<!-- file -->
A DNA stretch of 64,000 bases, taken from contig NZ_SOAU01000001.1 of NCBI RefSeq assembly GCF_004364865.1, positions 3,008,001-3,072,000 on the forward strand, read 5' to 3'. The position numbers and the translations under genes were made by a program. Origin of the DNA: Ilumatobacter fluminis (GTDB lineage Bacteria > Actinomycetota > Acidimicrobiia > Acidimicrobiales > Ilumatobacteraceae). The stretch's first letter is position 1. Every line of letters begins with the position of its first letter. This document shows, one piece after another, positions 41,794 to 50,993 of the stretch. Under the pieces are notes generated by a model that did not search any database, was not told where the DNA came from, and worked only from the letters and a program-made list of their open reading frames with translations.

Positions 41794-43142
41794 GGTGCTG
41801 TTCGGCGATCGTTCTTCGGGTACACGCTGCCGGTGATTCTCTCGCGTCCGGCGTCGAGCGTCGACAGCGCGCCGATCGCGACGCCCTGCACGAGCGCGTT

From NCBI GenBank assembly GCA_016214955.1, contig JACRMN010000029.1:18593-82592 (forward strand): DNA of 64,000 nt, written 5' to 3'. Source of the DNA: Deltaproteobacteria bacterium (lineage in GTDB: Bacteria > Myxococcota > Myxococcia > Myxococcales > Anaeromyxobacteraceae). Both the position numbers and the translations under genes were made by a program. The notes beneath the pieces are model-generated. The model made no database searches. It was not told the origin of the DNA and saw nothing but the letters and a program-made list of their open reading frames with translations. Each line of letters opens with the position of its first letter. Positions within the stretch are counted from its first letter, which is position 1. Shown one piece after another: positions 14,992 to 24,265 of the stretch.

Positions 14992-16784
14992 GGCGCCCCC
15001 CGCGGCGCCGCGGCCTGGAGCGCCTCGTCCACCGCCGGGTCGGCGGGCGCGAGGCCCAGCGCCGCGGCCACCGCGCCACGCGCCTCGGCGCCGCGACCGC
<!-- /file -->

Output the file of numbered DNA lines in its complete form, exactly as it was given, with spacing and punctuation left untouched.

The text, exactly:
A DNA stretch of 64,000 bases, taken from contig NZ_SOAU01000001.1 of NCBI RefSeq assembly GCF_004364865.1, positions 3,008,001-3,072,000 on the forward strand, read 5' to 3'. The position numbers and the translations under genes were made by a program. Origin of the DNA: Ilumatobacter fluminis (GTDB lineage Bacteria > Actinomycetota > Acidimicrobiia > Acidimicrobiales > Ilumatobacteraceae). The stretch's first letter is position 1. Every line of letters begins with the position of its first letter. This document shows, one piece after another, positions 41,794 to 50,993 of the stretch. Under the pieces are notes generated by a model that did not search any database, was not told where the DNA came from, and worked only from the letters and a program-made list of their open reading frames with translations.

Positions 41794-43142
41794 GGTGCTG
41801 TTCGGCGATCGTTCTTCGGGTACACGCTGCCGGTGATTCTCTCGCGTCCGGCGTCGAGCGTCGACAGCGCGCCGATCGCGACGCCCTGCACGAGCGCGTT

From NCBI GenBank assembly GCA_016214955.1, contig JACRMN010000029.1:18593-82592 (forward strand): DNA of 64,000 nt, written 5' to 3'. Source of the DNA: Deltaproteobacteria bacterium (lineage in GTDB: Bacteria > Myxococcota > Myxococcia > Myxococcales > Anaeromyxobacteraceae). Both the position numbers and the translations under genes were made by a program. The notes beneath the pieces are model-generated. The model made no database searches. It was not told the origin of the DNA and saw nothing but the letters and a program-made list of their open reading frames with translations. Each line of letters opens with the position of its first letter. Positions within the stretch are counted from its first letter, which is position 1. Shown one piece after another: positions 14,992 to 24,265 of the stretch.

Positions 14992-16784
14992 GGCGCCCCC
15001 CGCGGCGCCGCGGCCTGGAGCGCCTCGTCCACCGCCGGGTCGGCGGGCGCGAGGCCCAGCGCCGCGGCCACCGCGCCACGCGCCTCGGCGCCGCGACCGC